Home > People > U-M Researchers . Off-Campus . Training . Postdocs . Predocs . Staff . Experts . Disciplines

PSC In The News

RSS Feed icon

Surprising findings on what influences unintended pregnancy from Wise, Geronimus and Smock

Recommendations on how to reduce discrimination resulting from ban-the-box policies cite Starr's work

Brian Jacob on NAEP scores: "Michigan is the only state in the country where proficiency rates have actually declined over time."

More News

Highlights

Call for papers: Conference on computational social science, April 2017, U-M

Sioban Harlow honored with 2017 Sarah Goddard Power Award for commitment to women's health

Post-doc fellowship in computational social science for summer or fall 2017, U-Penn

ICPSR Summer Program scholarships to support training in statistics, quantitative methods, research design, and data analysis

More Highlights

Next Brown Bag

Mon, March 13, 2017, noon:
Rachel Best

Arland Thornton

Research Professor, Population Studies Center.

Professor, Sociology.

Research Professor, Survey Research Center.

Ph.D., University of Michigan

Arland Thornton is Professor of Sociology at the University of Michigan, where he is also a Research Professor at the Population Studies Center and Survey Research Center. He is a social demographer who has served as president of the Population Association of America and currently holds a MERIT award from the National Institutes of Health. For much of his career, Thornton has focused on the study of family and demographic issues, with a particular emphasis on marriage, cohabitation, divorce, childbearing, intergenerational relations, and gender roles. He has received four awards for his books as well as a distinguished career award from the American Sociological Association. During the past decade Thornton has devoted considerable time and energy studying developmental idealism and its influence in many areas of the world. His 2001 presidential address to the Population Association of America focused on this topic, as does his award-winning book entitled Reading History Sideways: the Fallacy and Enduring Impact of the Developmental Paradigm on Family Life. Of particular importance for Thornton’s current work are the ways in which values, beliefs, and people have been and are being distributed around the world. His work (in collaboration with others) has involved conceptualization, measurement, and analysis of data from several countries, including Albania, Argentina, Bulgaria, China, Egypt, Iran, Iraq, Lebanon, Malawi, Nepal, Saudi Arabia, Taiwan, the U.S., and Vietnam.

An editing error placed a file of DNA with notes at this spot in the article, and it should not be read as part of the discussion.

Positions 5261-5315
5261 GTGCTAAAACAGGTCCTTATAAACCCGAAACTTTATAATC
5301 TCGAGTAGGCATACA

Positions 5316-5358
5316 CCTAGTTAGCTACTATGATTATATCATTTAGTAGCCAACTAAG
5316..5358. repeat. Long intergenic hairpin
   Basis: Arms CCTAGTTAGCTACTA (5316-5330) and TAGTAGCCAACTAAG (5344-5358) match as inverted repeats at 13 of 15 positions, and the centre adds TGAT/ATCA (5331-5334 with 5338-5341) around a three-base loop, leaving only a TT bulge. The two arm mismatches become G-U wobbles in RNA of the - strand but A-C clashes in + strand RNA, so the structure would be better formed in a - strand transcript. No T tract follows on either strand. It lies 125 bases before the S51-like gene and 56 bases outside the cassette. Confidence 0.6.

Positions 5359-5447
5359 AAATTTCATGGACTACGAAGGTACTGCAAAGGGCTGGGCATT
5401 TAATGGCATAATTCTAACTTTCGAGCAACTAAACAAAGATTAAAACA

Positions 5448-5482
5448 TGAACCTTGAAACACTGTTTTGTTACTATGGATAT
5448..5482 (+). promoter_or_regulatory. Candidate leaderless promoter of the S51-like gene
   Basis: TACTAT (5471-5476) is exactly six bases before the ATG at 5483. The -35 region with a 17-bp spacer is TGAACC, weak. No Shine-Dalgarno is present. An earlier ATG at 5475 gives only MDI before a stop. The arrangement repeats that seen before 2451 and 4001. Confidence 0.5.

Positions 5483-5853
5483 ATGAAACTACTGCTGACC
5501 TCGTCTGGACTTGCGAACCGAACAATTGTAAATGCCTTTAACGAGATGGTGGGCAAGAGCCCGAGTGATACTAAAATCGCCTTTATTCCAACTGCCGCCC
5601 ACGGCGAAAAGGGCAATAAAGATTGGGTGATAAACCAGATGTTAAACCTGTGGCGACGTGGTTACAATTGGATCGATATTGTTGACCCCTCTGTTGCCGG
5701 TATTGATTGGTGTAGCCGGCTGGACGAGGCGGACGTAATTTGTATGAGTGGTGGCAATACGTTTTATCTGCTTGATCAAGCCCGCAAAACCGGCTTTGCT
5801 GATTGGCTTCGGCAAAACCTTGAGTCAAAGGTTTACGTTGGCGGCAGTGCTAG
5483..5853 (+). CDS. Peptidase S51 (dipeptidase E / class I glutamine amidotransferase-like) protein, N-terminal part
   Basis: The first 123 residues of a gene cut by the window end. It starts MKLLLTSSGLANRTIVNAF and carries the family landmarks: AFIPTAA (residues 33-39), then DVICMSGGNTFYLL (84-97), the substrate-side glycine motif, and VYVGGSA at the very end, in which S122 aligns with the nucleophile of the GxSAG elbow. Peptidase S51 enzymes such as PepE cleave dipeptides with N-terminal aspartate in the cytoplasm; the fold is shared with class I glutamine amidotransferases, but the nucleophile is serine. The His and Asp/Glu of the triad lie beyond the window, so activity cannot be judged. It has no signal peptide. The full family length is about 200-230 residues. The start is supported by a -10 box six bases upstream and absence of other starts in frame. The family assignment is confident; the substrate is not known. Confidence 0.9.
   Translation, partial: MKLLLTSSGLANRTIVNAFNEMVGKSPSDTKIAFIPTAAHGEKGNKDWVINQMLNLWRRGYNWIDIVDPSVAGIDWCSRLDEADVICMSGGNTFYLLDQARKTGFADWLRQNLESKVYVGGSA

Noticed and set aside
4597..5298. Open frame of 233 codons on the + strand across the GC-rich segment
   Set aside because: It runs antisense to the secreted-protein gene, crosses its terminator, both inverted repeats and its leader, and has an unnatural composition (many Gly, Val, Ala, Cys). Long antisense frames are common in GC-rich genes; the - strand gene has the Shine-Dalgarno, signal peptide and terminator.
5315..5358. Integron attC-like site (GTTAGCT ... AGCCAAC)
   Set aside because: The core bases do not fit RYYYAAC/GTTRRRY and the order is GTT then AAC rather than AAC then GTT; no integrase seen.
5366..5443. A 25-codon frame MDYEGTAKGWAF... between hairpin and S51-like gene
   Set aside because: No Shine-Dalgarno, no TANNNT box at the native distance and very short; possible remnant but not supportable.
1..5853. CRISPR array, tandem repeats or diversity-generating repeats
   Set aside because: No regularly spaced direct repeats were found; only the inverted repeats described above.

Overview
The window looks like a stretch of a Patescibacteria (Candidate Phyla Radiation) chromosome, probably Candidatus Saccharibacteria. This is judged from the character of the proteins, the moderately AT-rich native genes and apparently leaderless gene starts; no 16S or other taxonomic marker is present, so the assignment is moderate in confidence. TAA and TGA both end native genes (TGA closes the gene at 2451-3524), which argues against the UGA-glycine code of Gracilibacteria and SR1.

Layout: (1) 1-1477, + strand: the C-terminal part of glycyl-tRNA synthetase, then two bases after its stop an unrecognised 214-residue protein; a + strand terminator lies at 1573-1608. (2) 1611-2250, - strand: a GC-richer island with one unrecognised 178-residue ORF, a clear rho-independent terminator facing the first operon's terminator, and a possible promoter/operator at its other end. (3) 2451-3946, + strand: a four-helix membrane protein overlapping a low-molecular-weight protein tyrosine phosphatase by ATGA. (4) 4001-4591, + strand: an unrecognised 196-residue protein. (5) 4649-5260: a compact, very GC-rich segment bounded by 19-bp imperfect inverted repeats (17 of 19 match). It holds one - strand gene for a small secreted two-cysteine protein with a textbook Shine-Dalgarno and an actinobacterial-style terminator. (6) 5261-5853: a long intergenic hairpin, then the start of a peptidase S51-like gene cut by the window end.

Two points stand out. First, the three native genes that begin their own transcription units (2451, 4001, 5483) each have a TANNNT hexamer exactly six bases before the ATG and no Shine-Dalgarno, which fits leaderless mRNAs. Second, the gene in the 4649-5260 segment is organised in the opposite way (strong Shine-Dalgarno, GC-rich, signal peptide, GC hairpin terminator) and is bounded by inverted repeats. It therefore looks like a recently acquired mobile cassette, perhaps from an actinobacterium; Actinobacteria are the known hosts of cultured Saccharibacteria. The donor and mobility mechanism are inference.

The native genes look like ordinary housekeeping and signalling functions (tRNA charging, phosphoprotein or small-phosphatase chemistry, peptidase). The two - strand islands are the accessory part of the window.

Select Publications

Books

Jayakody, Rukmalie, Arland Thornton, and William Axinn. 2008. . (Eds)International Family Change: Ideational Perspectives. New York: Lawrence Erlbaum. Abstract.

Thornton, Arland, William Axinn, and Yu Xie. 2007. Marriage and Cohabitation. Chicago: University of Chicago Press. Abstract.

Thornton, Arland. 2005. Reading History Sideways: the Fallacy and Enduring Impact of the Developmental Paradigm on Family Life. Chicago, IL : University of Chicago Press. Abstract.

Journal Articles

Melegh, Attila, Tamás Kiss, Sabina Csánóová, Linda Young-DeMarco, and Arland Thornton. 2016. "The perception of global hierarchies: South-Eastern European patterns in comparative perspectives." Chinese Journal of Sociology, 2(4): 497-523. DOI. Abstract.

Thornton, Arland, Georgina Binstock, Linda Young-DeMarco, Colter Mitchell, Kathryn M. Yount, and Yu Xie. 2016. "Evaluating the measurement reliabilities and dimensionality of developmental idealism measures." Chinese Journal of Sociology, 2(4): 609-635. DOI. Abstract.

Thornton, Arland, and Yu Xie. 2016. "Developmental Idealism in China." Chinese Journal of Sociology, 2(4): 483-496. NIHMSID: NIHMS820690. DOI. Abstract.

Thornton, Arland, and Li-Shou Yang. 2016. "Perceptions of Developmental Hierarchies in Taiwan: Conceptual, Substantive, and Methodological Insights." Chinese Journal of Sociology, 2(4): 547-576. DOI. Abstract.

View additional select publications of Arland Thornton

Current PSC Trainees:

Yuan He, Jeffrey Swindle.